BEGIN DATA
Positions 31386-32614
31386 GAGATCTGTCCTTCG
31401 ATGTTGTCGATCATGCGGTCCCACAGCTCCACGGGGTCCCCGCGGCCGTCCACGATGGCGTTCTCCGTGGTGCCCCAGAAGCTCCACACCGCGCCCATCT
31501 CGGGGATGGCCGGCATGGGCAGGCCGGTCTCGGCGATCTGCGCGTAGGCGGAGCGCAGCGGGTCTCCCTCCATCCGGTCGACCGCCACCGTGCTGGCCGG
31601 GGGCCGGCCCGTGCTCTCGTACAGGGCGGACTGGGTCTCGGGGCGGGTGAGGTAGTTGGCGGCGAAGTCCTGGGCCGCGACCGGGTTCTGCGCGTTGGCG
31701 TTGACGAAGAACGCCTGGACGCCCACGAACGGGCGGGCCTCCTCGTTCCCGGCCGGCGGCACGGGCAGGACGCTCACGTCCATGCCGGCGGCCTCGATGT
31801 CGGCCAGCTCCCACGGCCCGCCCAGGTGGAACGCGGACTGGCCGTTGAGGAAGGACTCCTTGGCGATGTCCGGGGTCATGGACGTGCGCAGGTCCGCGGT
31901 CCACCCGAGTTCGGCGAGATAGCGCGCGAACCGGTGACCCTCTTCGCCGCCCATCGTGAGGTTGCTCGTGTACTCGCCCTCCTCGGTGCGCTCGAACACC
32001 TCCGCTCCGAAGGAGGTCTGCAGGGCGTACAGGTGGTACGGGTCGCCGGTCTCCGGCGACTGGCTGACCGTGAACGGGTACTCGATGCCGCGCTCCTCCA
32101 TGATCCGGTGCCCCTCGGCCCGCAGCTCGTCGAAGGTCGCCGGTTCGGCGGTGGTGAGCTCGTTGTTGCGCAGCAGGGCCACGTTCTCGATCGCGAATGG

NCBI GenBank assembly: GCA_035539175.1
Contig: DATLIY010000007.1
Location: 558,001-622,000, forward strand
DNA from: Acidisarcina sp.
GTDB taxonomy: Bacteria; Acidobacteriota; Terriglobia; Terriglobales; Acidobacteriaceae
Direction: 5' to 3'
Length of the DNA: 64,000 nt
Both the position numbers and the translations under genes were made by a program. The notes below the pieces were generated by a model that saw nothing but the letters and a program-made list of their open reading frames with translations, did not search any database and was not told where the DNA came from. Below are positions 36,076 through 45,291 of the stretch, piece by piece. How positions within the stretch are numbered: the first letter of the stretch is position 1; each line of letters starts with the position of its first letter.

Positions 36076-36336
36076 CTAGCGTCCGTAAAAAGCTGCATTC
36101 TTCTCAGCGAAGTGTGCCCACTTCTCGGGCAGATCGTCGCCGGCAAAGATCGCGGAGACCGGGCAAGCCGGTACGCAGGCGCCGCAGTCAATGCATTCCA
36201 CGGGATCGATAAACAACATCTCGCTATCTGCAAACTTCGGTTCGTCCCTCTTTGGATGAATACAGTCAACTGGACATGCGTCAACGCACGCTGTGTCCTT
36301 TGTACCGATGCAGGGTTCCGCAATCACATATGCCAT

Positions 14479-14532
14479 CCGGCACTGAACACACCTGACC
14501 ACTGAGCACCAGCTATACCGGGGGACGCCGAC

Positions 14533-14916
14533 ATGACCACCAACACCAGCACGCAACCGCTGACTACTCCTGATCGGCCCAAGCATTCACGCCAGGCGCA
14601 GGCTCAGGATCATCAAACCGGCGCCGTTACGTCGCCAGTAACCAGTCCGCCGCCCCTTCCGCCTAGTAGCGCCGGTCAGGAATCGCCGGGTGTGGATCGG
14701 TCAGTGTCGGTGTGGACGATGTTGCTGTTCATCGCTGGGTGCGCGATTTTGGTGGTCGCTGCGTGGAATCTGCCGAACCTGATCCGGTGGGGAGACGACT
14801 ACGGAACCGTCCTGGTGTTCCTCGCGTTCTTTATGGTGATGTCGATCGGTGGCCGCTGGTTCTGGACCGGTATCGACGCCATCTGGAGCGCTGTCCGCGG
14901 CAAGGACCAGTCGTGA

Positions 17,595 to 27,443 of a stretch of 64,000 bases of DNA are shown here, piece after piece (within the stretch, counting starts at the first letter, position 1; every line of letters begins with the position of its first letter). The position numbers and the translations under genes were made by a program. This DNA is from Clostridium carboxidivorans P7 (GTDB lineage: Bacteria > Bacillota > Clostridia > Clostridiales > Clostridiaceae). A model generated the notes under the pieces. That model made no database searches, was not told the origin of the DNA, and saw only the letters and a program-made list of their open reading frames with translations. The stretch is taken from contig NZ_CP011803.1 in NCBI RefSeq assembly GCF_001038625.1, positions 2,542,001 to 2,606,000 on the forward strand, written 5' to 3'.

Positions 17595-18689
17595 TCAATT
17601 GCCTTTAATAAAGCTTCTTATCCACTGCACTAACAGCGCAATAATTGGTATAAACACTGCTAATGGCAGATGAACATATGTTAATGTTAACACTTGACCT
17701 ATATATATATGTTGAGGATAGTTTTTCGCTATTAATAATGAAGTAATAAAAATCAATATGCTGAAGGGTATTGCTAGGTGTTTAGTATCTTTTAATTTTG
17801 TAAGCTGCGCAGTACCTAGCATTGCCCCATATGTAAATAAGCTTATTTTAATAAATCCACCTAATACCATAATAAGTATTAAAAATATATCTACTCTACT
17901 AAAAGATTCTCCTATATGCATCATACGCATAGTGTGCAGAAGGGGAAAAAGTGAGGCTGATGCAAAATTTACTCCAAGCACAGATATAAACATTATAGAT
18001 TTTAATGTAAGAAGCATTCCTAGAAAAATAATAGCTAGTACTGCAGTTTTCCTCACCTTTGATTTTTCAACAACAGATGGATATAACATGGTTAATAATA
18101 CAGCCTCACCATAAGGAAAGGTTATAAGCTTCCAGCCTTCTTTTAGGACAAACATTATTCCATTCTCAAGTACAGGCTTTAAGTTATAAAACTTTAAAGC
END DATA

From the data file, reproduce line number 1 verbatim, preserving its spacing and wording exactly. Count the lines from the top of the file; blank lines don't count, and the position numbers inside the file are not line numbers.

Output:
Positions 31386-32614